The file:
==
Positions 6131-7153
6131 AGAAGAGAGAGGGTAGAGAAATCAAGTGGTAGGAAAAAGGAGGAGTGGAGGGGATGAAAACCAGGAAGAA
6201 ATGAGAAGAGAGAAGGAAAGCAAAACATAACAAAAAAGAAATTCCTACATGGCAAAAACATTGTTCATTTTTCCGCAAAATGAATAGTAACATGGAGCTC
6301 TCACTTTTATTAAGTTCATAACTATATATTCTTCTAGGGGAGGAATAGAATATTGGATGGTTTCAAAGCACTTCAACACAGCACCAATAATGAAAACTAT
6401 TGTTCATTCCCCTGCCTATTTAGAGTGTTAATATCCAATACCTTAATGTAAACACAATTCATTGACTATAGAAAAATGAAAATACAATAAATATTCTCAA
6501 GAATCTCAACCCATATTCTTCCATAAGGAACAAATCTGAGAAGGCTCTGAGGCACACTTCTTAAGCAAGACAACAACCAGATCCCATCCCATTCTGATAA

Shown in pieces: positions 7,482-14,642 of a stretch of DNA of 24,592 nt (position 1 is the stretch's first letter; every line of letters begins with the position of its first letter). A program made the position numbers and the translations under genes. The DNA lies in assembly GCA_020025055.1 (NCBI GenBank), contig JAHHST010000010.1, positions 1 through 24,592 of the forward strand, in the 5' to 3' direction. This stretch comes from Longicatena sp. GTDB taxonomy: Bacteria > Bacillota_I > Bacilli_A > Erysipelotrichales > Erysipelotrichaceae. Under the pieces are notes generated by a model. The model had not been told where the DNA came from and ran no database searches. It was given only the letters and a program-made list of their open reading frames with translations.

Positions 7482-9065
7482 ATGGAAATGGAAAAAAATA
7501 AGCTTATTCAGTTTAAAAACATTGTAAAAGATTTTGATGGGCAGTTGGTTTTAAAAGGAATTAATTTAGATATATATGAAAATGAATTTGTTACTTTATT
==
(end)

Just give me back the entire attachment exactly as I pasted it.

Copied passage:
Positions 6131-7153
6131 AGAAGAGAGAGGGTAGAGAAATCAAGTGGTAGGAAAAAGGAGGAGTGGAGGGGATGAAAACCAGGAAGAA
6201 ATGAGAAGAGAGAAGGAAAGCAAAACATAACAAAAAAGAAATTCCTACATGGCAAAAACATTGTTCATTTTTCCGCAAAATGAATAGTAACATGGAGCTC
6301 TCACTTTTATTAAGTTCATAACTATATATTCTTCTAGGGGAGGAATAGAATATTGGATGGTTTCAAAGCACTTCAACACAGCACCAATAATGAAAACTAT
6401 TGTTCATTCCCCTGCCTATTTAGAGTGTTAATATCCAATACCTTAATGTAAACACAATTCATTGACTATAGAAAAATGAAAATACAATAAATATTCTCAA
6501 GAATCTCAACCCATATTCTTCCATAAGGAACAAATCTGAGAAGGCTCTGAGGCACACTTCTTAAGCAAGACAACAACCAGATCCCATCCCATTCTGATAA

Shown in pieces: positions 7,482-14,642 of a stretch of DNA of 24,592 nt (position 1 is the stretch's first letter; every line of letters begins with the position of its first letter). A program made the position numbers and the translations under genes. The DNA lies in assembly GCA_020025055.1 (NCBI GenBank), contig JAHHST010000010.1, positions 1 through 24,592 of the forward strand, in the 5' to 3' direction. This stretch comes from Longicatena sp. GTDB taxonomy: Bacteria > Bacillota_I > Bacilli_A > Erysipelotrichales > Erysipelotrichaceae. Under the pieces are notes generated by a model. The model had not been told where the DNA came from and ran no database searches. It was given only the letters and a program-made list of their open reading frames with translations.

Positions 7482-9065
7482 ATGGAAATGGAAAAAAATA
7501 AGCTTATTCAGTTTAAAAACATTGTAAAAGATTTTGATGGGCAGTTGGTTTTAAAAGGAATTAATTTAGATATATATGAAAATGAATTTGTTACTTTATT